August 8, 2001.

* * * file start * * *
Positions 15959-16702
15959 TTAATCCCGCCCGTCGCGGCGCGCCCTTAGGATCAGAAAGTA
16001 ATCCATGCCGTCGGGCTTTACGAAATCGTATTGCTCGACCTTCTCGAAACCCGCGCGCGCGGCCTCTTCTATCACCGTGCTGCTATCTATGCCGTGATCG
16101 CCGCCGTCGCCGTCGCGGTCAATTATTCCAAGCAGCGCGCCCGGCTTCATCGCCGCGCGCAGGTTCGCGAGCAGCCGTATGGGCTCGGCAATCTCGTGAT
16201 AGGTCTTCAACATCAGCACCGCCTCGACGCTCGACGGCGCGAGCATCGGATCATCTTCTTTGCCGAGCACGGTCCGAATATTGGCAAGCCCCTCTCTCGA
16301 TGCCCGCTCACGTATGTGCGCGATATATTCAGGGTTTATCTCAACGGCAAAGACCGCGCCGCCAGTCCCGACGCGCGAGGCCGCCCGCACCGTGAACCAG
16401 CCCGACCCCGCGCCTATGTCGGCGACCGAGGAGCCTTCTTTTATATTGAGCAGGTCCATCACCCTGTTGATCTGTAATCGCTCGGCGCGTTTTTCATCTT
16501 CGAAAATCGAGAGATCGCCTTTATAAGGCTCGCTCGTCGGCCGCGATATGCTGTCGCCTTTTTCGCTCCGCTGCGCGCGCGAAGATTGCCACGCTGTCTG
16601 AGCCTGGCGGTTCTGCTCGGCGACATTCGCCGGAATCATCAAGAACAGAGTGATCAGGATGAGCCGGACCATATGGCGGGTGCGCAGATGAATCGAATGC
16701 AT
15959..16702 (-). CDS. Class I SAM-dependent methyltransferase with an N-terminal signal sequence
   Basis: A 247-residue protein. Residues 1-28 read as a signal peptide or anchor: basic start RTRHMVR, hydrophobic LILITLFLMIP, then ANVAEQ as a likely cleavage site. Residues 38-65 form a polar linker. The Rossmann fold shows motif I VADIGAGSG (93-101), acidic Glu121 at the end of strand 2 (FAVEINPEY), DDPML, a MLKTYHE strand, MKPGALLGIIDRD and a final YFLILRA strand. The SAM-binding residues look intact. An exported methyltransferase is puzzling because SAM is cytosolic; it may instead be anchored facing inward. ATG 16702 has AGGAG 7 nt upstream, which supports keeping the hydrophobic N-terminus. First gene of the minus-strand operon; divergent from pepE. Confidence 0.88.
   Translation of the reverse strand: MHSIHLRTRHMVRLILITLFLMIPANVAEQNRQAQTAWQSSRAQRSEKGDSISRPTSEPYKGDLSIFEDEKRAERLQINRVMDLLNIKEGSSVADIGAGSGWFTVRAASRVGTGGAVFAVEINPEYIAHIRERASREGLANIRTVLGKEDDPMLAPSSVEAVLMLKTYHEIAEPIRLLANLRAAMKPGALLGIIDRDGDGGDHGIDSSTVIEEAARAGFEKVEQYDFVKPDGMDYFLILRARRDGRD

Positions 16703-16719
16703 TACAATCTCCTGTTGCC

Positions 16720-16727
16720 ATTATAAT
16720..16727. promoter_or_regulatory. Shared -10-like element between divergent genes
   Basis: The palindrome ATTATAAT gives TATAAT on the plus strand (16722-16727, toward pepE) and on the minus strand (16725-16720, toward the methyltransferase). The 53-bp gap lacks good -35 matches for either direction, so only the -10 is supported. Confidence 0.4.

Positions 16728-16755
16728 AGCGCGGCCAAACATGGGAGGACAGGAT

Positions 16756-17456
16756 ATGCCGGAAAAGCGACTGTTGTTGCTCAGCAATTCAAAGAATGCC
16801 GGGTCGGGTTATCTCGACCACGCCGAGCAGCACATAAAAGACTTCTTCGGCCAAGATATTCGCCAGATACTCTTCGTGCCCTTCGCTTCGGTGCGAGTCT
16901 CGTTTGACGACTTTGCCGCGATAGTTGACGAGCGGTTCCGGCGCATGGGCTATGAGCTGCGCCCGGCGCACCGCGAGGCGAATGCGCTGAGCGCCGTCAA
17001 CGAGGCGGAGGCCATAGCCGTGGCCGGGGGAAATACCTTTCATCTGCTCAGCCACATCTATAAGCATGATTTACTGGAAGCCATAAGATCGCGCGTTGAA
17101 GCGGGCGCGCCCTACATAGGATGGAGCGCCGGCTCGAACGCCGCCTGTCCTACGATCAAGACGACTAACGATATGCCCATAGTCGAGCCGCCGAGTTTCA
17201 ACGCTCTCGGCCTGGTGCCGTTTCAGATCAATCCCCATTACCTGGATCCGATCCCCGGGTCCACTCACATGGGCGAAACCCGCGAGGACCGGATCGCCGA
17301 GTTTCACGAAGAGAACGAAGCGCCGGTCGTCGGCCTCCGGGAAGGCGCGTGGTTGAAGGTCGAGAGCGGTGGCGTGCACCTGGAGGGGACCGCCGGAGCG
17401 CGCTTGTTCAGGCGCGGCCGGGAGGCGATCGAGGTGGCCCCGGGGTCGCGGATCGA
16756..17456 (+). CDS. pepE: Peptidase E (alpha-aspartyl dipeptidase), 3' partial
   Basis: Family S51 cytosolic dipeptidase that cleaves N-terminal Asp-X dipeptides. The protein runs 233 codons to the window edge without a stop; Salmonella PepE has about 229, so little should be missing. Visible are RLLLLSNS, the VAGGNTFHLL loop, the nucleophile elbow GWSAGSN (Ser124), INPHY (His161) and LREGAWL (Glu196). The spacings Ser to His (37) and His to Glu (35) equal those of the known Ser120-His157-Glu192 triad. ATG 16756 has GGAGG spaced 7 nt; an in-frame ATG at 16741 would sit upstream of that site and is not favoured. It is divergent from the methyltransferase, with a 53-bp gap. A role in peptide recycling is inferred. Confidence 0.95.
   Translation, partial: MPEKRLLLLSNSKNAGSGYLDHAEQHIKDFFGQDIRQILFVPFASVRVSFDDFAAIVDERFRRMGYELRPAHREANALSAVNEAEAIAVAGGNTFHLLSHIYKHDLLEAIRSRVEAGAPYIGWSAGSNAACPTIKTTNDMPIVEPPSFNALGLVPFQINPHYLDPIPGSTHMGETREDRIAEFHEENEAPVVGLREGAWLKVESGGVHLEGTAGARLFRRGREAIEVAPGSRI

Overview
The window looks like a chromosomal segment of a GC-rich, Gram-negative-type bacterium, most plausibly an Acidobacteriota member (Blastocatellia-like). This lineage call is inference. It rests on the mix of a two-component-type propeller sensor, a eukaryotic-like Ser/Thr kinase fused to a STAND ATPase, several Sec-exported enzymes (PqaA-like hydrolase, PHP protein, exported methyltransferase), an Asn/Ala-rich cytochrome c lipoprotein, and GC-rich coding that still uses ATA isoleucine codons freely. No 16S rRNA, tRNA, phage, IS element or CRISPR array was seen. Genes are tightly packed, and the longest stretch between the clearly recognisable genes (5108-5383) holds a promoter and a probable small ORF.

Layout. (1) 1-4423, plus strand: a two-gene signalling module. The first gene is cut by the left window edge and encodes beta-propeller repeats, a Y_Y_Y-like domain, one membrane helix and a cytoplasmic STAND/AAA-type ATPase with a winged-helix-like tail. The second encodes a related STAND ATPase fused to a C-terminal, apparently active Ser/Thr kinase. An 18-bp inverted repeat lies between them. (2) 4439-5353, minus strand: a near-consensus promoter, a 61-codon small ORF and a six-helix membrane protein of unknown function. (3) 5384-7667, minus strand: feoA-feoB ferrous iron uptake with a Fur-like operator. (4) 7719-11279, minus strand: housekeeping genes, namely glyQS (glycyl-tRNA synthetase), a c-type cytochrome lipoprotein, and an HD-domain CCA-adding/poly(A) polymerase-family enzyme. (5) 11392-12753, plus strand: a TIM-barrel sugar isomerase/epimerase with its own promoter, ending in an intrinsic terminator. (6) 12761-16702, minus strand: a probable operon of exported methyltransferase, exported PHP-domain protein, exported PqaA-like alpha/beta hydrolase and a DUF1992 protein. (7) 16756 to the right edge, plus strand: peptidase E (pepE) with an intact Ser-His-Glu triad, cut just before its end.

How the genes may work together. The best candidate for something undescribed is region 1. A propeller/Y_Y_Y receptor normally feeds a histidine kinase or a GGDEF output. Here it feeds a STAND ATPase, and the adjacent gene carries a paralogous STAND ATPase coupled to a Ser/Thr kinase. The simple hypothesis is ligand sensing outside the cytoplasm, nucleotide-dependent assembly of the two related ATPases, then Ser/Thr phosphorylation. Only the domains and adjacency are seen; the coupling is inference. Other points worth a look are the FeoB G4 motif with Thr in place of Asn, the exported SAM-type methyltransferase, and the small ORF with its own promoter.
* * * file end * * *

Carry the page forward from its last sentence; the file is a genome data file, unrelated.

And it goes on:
Massive Federal subsidies to the NT Government are under the spotlight as candidates are making campaign promises in the lead-up to the Territory elections on August 18. With law and order issues again at the top of the agenda, urban voters are concerned that neglect of people in the bush is accelerating the drift of anti social elements into the major towns. Despite per capita funding from Canberra nearly five times greater than the national average for more than a quarter of a century, "we still have a lot of catchup to do in the remote parts of the Territory," says CLP Senator Grant Tambling. And Labor MHR Warren Snowdon claims the lack of government services in the bush remains "scandalous," with education, health services and housing lagging far behind the rest of the nation. The Territory Government has an annual budget of $2b. Canberra spends a further $2b on its own services and programs in the NT. Senator Tambling estimates the private sector contributes around $2b to the Territory's gross domestic product.Canberra's annual contribution – $1400m in untied payments, plus $425m in specific purpose payments – makes up more than 80 per cent of the NT Government's Budget. Four fifths of the Federal grant is allocated on recommendation from the Grants Commission, which seeks to provide access to a similar level of services for all Australians.The Territory receives its level of funding because of its special problems: "They are largely distance and Aboriginality," says Senator Tambling. Yet Mr Snowdon says far from fixing the problems in the bush the NT Government is pouring money into the capital: "The further you get away from Darwin the less facilities you have. The old Berrimah – now Palmerston – line is alive and well." He says the NT Government "has the responsibility to govern for all Territorians". "It's very clear it doesn't. "When people in the bush get sick they come into town. "If they want to send their kids to school, after primary school, they have to move or send their kids away." He says three high schools in remote areas have now been promised by the NT Government, but they will all be in the Top End. Mr Snowdon says payments under the Commonwealth State Financial Agreement are "untied" – they can be spent as the states see fit. However, the process in the NT is far less transparent than elsewhere because the Territory has no open estimates committee process where politicians and public servants are compelled to answer questions, and has no freedom of information laws, nor processes for administrative review. He says he has raised the Territory's accountability with the Federal Auditor General and with Prime Ministers: "How do we get to audit the NT Government's books? "Of course we can't unless they give us access, and they're not likely to give us access. "It's about time the NT Government is held accountable for the resources it has available from the Australian taxpayer." Senator Tambling says "it's going to take a lot more effort and another five or 10 years" until the Grants Commission's objective – providing an equality of services – is achieved: "We certainly have a lot of catchup to do in the provision of housing which underpins the expenditure on health and education. "I can see vast improvements in many communities. "There is a tremendous good will and good management, and an improving management. "There is still a long way to go, but in the large Aboriginal communities, where they have size and responsibility for management, you can actually see the improvements of facilities. "It depends on the maturity and the quality of the leadership, and on proximity to grog."